Scientists found that when you pair two activities together (one being something they want or don’t want and the other being an arbitrary indicator), you will achieve learning behavior.
In simpler terms, this is something like the following; Everyone loves cookies. You figure out that every time you ring a bell, you get a cookie. So whenever you want a cookie, you ring that bell. Depending on your mood, that will be pretty much always.
That’s what your Guinea Pigs are doing. They squeak because they know that when they squeak they get what they want. Try to manage the amount of times you respond to this.
If you go to their cage every single time they squeak, they will learn to do this to have you at their beckoned call. Instead, try to maintain a sort of schedule. Instead of shouting out for you because they have no idea how else they will get it, feed and play with them at set amounts of time during the day.
They will eventually learn that these are the times in which they can expect to get what they want. If they receive adequate care during this time, they often won’t even try to get your attention (although they will chatter amongst themselves still).
Even if you haven’t tried doing this intentionally already, you have probably noticed how excited they get over the sound of a rustling bag. This cute behavior is not unique to Guinea Pigs.
If you are worried about losing sleep or concentration over the sound of your Guinea Pigs, it is a good idea to house them a ways from your bedroom or office. You will never be able to get your Guinea Pigs to stay completely silent.
Sometimes, even if they’re not trying to get your attention they are just shouting out in glee.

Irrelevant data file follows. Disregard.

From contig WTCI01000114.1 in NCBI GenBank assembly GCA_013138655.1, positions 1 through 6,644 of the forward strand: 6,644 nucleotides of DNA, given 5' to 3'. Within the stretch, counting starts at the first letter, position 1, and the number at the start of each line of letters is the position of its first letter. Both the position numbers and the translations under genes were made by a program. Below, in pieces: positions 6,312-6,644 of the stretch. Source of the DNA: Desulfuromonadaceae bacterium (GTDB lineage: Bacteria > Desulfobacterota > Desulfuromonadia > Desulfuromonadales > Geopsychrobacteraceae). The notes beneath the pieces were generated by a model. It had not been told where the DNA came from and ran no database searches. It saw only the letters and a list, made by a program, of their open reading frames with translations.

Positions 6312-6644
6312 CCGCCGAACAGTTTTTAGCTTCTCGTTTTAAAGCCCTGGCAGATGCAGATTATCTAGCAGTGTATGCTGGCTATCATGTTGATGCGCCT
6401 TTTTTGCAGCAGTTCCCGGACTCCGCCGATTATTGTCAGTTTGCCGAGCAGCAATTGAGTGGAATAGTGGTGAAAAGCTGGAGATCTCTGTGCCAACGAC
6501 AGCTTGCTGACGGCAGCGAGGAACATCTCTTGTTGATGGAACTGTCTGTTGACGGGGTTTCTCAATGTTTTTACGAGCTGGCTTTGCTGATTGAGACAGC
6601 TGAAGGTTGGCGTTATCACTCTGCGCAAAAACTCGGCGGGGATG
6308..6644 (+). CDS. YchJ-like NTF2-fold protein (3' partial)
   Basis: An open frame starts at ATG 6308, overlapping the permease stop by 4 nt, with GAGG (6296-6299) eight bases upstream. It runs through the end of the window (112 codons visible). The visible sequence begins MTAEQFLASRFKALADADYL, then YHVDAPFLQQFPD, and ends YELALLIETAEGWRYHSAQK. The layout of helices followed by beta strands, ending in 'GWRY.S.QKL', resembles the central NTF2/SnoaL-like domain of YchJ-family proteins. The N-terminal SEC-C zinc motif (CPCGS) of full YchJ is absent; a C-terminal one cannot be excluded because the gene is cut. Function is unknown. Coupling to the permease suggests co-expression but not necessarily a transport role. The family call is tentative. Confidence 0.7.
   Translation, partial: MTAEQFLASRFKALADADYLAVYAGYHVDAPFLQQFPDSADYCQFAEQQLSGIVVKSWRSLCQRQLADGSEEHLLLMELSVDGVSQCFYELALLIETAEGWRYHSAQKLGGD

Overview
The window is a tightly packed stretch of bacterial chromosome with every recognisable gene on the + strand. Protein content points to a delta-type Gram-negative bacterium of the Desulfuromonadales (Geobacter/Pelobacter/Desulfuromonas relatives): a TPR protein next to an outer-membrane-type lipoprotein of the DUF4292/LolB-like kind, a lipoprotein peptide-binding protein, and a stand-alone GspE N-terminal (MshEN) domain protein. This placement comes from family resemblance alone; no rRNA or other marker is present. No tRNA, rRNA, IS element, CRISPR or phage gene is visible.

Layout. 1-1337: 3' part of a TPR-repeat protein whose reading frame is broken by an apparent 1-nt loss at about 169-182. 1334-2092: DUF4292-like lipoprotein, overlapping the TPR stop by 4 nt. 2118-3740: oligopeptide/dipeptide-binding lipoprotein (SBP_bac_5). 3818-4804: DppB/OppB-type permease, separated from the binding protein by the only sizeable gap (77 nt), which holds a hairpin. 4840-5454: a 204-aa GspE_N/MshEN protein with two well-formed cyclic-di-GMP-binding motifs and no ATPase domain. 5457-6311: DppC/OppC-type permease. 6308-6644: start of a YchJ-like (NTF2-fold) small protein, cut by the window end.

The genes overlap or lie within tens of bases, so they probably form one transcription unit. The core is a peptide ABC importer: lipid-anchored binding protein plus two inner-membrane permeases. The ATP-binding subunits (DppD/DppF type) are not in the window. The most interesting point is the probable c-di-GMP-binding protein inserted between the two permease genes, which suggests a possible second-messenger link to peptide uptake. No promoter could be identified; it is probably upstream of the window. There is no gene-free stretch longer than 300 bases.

Be patient and recognize the signs so you can better understand how to care for your pet.
Things To Remember
Guinea Pigs do not cry in the traditional sense, but when you see signs of tears its usually a good indicator that something is going on.
To ensure that your pet is as happy and healthy as can be, here are some things to remember:
- Some Tears are natural and to be expected; they generally are not a cause for concern.
- If tears are excessive, you should investigate for potential causes which can include illness and or/fighting.
- If your Guinea Pig is poorly, be sure to take them to the Vet at the earliest opportunity.
- Fighting should be broken up and eliminated. Getting a more spacious or second cage and keeping your Guinea Pigs further apart is a good approach.
- Ensure you regularly clean your Guinea Pig cage for the general welfare of your Guinea Pigs.
- Squeaking is a natural noise for Guinea Pigs to make- it is a method of communication which can mean different things.
- Ensure your Guinea Pig has plenty of Food, Hay and Water to prevent them from going hungry.
- Consider getting your Guinea Pigs toys to keep them entertained is always a good idea. There is a collection of great toys available on Amazon.
I am a practiced pet owner with decades of experience owning a number of different pets. I am also the main writer and chief editor here at Pet Educate; a site I created to share everything I’ve learned about pet ownership over the years and my extensive research along the way.